F. Our history.
G. Our genes.
We aren’t in control of everything that contributes to our self-esteem (clearly, we can’t change our genes and we can’t change the past), but we do have some control, and that is where there is room for growth.
Changing your thoughts and perspective
For starters, one way we can end the pity party is to begin to become more aware of the thoughts and beliefs that underlie our mood and behavior. Often when we notice some of the critical things we say about ourselves inside our heads, we find just how much of an effect these voices have on how we think and feel about reality. Once we become more aware, we can the begin to adjust these beliefs and self-talk so that they are more positive and optimistic.
One example is by reframing obstacles in our life as opportunities for growth and learning. For example, maybe you’re a guy who has never been on a date before but has been rejected hundreds of times by other girls. You may look back on this track record and believe that this means you’ll never have a girlfriend. But someone else can look back on this and try to see opportunities to learn from their mistakes and improve their approach to women.
Example of “failure as learning” refame:
- “If I find 10,000 ways something won’t work, I haven’t failed. I am not discouraged, because every wrong attempt discarded is another step forward.”
Thomas A. Edison
By reframing failure in this way we often become more motivated to learn from and overcome these obstacles rather than seeing them as inhibitors to living the life we want.
The difference is obstacles and failures aren’t seen as road blocks on the path of personal development, but road signs that help guide our journey forward.
This kind of reframing is one of the key tools used in Confidence Course, which lays out a very clear formula for how we can patch up holes in our self-esteem and gain greater confidence in our lives.
Experiment with different habits
While we develop a belief system to enable greater self-esteem, we should also explore different habits that may improve our physical and mental well-being. Often thoughts ↔ action have an interconnected relationship. By changing our thoughts we can change our actions, but also by changing our actions we can change our thoughts.
Some key habits that can indirectly lead to greater self-esteem include:
- Eating more healthy.
- Exercising a few times every week.
- Working on your body posture.
- Going out to social get-togethers and expanding your social sphere.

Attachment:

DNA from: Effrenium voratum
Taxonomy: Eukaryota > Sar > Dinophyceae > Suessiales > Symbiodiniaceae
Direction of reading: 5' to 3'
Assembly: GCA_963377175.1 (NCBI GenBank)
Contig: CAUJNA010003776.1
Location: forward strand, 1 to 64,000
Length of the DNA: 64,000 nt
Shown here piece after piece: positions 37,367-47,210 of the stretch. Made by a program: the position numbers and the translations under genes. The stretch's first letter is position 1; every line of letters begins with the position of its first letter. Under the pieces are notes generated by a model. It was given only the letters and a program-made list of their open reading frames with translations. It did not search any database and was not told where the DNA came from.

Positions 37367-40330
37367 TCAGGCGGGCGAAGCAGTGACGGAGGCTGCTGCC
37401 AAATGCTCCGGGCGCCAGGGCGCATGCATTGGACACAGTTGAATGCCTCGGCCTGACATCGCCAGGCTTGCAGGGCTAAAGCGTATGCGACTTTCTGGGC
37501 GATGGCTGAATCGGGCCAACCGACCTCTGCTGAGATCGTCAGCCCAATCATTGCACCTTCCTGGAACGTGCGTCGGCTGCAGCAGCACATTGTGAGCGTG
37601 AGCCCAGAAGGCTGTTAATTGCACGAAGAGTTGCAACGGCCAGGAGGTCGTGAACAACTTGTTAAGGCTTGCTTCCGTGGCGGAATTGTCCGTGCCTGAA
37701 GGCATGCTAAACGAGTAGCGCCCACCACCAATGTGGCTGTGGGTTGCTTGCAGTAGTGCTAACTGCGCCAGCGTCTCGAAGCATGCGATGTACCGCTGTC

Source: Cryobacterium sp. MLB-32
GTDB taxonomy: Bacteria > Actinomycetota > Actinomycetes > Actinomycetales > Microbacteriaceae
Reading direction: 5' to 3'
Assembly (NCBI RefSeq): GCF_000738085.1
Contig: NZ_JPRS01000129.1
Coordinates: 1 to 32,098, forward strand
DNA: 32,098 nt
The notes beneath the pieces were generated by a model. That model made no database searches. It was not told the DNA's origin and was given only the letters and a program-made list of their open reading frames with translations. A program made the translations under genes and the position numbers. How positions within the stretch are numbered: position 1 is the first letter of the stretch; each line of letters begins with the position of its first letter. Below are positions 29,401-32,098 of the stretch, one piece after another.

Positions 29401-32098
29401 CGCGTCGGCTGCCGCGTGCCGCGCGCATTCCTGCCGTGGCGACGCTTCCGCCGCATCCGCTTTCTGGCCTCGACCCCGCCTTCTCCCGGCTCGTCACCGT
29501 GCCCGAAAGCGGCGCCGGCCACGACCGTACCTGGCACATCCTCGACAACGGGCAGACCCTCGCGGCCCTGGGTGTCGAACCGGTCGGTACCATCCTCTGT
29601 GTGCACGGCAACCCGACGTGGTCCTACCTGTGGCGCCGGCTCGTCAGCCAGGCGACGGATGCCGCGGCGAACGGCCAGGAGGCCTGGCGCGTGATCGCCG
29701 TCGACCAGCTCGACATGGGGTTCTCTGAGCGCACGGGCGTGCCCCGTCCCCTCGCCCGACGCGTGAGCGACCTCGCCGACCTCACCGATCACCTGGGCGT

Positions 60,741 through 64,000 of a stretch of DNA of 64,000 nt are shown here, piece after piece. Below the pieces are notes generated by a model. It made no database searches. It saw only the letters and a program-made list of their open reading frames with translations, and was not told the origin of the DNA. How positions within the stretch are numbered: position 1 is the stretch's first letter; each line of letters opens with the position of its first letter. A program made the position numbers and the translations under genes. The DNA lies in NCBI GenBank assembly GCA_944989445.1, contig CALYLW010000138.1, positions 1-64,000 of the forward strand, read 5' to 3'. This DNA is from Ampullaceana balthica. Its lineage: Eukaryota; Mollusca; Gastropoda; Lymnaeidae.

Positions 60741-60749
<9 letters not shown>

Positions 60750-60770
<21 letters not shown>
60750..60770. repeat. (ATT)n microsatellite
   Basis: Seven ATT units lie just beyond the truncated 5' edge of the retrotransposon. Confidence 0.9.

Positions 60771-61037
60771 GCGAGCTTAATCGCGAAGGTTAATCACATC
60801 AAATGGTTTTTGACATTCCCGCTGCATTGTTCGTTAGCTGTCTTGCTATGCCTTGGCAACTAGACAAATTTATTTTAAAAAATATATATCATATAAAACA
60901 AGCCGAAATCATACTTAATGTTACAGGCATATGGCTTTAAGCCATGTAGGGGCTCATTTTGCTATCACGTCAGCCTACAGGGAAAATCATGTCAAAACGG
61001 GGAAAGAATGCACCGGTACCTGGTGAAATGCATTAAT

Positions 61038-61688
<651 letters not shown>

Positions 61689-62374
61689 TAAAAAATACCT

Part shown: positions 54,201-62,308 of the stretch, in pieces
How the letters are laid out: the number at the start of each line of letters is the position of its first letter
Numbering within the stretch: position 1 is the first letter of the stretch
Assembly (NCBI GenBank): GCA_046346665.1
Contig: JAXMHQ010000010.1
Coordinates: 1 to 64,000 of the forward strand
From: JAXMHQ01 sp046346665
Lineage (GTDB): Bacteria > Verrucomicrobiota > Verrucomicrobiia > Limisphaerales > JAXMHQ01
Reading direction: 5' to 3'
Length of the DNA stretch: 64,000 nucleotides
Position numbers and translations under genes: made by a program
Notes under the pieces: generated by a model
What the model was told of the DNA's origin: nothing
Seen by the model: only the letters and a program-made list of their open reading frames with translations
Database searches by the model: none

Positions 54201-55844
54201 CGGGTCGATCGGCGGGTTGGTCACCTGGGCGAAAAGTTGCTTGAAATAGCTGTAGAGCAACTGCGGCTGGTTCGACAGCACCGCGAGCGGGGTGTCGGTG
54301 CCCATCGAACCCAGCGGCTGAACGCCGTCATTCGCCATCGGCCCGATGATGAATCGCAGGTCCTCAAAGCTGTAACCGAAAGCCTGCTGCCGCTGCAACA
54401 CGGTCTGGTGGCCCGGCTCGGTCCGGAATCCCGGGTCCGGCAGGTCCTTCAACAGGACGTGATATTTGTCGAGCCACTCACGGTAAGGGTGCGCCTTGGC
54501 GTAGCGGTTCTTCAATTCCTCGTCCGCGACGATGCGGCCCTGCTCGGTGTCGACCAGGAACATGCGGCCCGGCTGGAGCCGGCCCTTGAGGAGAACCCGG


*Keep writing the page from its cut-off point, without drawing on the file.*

- Engaging in creative hobbies: like writing, playing an instrument, or photography.
- Having a job where you feel you provide real value.
- Cutting down on detrimental habits like substance abuse or too much TV.
- Pursuing other meaningful hobbies and interests.
Try integrating one new habit into your routine and see if it leads to a boost in self-esteem.
Work on that habit until it becomes second-nature (like going to the gym a few times every week), and then shift your focus to another habit you want to learn. If you do this gradually, on a step-by-step basis, you can eventually replace most of your bad habits with more productive alternatives.
The best part is once you start making a single positive change, you start building momentum to continue evolving into the future. For example, when you first start going to the gym or learning how to play guitar, you begin to develop a stronger sense of self-esteem, and that self-esteem often spills over into other areas of your life.
- “When you want something you’ve never had, you have to do something you’ve never done.” – Anonymous
Of course, there’s always some resistance throughout any process of self-change, but the benefits of changing are often worth it.
Taking the initiative to make positive and productive changes in your life today is one of the best ways to avoid a pity party in the future. By the end of the day, you need to take more responsibility for where your life is heading and not just think your misery is something predetermined and outside of your control. Often you are not the victim unless you choose to be the victim.